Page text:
July 31, 2010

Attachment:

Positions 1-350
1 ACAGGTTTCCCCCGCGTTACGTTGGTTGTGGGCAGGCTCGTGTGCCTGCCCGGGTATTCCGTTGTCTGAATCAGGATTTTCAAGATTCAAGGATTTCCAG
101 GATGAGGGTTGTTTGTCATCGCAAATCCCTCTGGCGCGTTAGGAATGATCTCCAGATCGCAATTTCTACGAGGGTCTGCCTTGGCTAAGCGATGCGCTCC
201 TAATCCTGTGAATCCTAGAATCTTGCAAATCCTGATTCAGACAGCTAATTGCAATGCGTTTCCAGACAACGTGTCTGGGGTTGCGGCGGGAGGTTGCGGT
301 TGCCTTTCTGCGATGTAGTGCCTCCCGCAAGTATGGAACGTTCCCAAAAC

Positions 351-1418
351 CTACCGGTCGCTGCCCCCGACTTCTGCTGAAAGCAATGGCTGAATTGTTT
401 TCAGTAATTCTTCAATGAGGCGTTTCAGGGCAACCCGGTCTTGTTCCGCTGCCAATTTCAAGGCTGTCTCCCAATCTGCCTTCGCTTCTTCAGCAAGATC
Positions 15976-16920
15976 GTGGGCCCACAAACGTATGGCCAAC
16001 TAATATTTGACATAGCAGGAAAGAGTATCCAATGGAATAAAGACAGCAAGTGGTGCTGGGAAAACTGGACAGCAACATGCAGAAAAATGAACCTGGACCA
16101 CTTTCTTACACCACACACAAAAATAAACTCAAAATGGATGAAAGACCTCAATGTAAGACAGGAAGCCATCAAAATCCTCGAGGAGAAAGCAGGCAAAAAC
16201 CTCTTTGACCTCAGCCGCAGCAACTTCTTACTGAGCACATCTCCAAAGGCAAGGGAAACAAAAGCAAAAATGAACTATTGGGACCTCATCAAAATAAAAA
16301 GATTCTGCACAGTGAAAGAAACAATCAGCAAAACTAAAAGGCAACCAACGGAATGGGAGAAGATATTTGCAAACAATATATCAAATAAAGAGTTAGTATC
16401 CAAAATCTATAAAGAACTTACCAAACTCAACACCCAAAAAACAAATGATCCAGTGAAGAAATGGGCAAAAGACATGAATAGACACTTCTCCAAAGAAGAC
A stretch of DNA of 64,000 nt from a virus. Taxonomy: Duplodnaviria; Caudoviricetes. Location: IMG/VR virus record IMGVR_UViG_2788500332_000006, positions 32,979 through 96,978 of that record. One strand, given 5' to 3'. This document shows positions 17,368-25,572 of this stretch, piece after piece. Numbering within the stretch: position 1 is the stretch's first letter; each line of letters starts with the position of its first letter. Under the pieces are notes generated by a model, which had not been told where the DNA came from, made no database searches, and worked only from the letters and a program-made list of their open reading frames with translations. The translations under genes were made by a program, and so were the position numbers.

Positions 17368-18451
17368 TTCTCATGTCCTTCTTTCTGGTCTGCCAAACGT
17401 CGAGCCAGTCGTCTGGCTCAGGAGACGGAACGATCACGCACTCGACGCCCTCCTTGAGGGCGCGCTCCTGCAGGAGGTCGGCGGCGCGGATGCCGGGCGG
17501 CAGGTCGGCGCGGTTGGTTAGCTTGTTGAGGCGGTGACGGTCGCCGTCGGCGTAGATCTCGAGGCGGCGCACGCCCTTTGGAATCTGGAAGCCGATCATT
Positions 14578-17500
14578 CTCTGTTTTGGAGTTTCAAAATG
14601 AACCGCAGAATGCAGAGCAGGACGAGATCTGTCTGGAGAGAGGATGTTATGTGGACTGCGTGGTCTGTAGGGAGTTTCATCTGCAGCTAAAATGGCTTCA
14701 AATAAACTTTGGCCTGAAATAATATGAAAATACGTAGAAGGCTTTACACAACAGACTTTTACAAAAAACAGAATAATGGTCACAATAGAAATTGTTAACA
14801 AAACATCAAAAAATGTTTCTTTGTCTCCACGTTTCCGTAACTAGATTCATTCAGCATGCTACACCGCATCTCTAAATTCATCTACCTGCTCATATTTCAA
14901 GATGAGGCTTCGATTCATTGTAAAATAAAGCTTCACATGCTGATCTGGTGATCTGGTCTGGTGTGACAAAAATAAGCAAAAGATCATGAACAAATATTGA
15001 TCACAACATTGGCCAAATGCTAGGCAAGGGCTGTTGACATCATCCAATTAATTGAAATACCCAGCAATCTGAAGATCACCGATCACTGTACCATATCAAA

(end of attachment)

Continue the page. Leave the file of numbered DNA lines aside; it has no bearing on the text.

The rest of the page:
I believe the fiduciary standard, while well-intentioned, would negatively impact consumers. Basically, the fiduciary standard looks back and enforces breaches retroactively through SEC enforcement or private lawsuits, when it's too late for the consumers to be indemnified. The suitability standard looks forward and tries to prevent harm to consumers through ongoing and frequent FINRA and broker-dealer audits and compliance processes. Both standards have a strong ethical purpose: to serve the clients' best interests, not the brokers'. Unfortunately, the Act does not define what the rules are for compliance with a legal best interest standard - thus subjecting registered representatives to the potential of never ending lawsuits. For example, is best the cheapest recommended product? The best premium relative to the benefit of the product? The product with the best historic underwriting and service standards? Is it the one from the carrier with the best rating? The fiduciary standard in essence adds a vague legal liability standard that looks back (sometimes after many years) and is enforced after the fact by the SEC or trial lawyers who have perfect vision in hindsight. This backward process will not improve consumers' financial health. When it comes down to it, making rules is easy, enforcing rules is difficult. The SEC needs to commit to the difficult job of enforcing existing regulation, because its failures allowed these public financial scandals to continue unabated far too long. If it doesn't improve, the public will be unprotected no matter what regulations are in force.